Encyclopedia of Fantasy (1997)
Lindsay, Norman

(1879-1969) Australian writer and artist, best-known for his early Children's Fantasy The Magic Pudding: Being the Adventures of Bunyip Bluegum and his Friends Bill Barnacle and Sam Sawnoff (1918), which he wrote and illustrated; verse from this was reprinted as Puddin' Poems (coll 1977 chap). The pudding is indeed Magic, being able to renew itself constantly, no matter how thoroughly it has been eaten. The protagonists of The Flyaway Highway (1936) have various slightly racy adventures in the company of Pan, who here calls himself Sylvander Dan. NL's adult work tends to propagandist excesses, where his misogyny and antisemitism make it difficult to countenance his Nietzschean exalting of the male creative spirit. Woman's role is to decorate, allure and titivate – NL's numerous drawings of nude females are sentimental but pleasingly sex-intoxicated – and the closest he came to a female protagonist is in The Cautious Amorist (1934 UK), which spoofs the attempts of some ineffectual males to cope with an alarmingly nubile female. A sample of his graphic work is found in Siren and Satyr: The Personal Philosophy of Norman Lindsay (graph 1976). [JC]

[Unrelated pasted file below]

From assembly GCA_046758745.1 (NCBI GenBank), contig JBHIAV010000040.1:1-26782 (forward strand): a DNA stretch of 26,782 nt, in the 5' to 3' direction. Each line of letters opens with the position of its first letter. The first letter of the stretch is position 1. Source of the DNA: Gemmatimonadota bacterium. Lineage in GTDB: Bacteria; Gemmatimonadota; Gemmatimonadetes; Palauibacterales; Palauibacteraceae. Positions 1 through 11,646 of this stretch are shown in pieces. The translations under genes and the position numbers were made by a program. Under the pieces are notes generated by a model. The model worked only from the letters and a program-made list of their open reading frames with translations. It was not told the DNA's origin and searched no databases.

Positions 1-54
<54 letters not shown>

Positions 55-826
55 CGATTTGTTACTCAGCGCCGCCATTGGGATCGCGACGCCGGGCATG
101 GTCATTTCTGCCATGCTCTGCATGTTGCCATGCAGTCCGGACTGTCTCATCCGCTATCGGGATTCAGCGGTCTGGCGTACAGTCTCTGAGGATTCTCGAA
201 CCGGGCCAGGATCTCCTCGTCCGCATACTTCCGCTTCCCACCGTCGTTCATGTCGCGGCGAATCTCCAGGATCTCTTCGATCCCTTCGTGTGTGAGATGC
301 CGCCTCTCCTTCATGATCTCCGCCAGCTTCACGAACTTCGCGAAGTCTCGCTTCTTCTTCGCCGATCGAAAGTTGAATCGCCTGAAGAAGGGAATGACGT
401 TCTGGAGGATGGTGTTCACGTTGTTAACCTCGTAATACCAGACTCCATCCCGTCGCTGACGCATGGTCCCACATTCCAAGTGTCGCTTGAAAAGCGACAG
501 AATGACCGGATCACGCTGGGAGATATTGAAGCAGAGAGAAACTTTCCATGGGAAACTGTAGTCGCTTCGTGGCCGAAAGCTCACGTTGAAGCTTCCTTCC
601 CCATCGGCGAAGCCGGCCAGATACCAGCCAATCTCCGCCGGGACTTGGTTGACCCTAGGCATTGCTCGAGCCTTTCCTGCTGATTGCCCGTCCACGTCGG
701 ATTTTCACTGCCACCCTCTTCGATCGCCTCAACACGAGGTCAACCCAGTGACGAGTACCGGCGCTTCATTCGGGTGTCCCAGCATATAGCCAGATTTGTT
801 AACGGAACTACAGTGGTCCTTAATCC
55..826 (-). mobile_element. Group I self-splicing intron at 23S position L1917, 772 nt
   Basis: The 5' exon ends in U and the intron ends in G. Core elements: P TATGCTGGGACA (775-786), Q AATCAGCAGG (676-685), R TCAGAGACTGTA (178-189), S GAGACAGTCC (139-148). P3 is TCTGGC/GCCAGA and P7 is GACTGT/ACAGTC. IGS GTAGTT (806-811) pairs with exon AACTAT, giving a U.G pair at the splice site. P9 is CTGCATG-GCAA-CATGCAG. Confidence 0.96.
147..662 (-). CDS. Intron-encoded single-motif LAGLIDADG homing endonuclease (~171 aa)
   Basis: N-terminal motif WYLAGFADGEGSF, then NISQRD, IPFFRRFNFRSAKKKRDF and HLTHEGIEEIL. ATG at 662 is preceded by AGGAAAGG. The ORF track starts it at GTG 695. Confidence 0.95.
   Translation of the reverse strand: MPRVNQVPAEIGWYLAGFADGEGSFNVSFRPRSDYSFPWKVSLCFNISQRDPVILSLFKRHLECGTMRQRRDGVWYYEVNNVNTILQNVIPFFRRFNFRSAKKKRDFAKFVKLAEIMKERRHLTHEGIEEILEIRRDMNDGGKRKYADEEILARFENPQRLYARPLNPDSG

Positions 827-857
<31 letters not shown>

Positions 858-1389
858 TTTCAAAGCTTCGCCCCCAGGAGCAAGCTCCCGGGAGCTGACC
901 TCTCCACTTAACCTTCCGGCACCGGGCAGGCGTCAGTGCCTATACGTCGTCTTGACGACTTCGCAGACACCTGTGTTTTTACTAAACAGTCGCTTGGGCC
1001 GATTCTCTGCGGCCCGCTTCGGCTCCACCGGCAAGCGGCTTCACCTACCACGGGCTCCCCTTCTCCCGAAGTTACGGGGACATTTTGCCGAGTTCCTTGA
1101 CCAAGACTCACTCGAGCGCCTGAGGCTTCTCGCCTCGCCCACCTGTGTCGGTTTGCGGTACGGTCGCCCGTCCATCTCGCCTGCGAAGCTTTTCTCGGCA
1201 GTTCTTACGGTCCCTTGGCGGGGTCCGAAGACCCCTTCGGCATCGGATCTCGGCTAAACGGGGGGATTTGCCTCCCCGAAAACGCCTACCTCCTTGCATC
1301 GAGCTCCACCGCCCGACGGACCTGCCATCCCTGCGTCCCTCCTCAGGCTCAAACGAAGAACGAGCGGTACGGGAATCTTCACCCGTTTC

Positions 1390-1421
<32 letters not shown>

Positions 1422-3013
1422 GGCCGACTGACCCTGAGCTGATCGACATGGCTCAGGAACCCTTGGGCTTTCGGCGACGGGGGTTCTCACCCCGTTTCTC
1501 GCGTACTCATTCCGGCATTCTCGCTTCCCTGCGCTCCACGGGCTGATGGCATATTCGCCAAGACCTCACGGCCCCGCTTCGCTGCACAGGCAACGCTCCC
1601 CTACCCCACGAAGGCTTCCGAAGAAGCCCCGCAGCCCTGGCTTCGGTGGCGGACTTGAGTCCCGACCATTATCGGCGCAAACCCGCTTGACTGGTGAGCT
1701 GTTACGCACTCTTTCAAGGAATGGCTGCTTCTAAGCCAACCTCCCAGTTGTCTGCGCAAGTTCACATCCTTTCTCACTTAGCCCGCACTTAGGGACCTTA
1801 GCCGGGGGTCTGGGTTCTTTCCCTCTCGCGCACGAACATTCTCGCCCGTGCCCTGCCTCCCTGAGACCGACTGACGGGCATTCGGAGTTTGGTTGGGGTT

Norman Alfred William Lindsay


This entry is taken from the Encyclopedia of Fantasy (1997) edited by John Clute and John Grant. It is provided as a reference and resource for users of the SF Encyclopedia, but apart from possible small corrections has not been updated.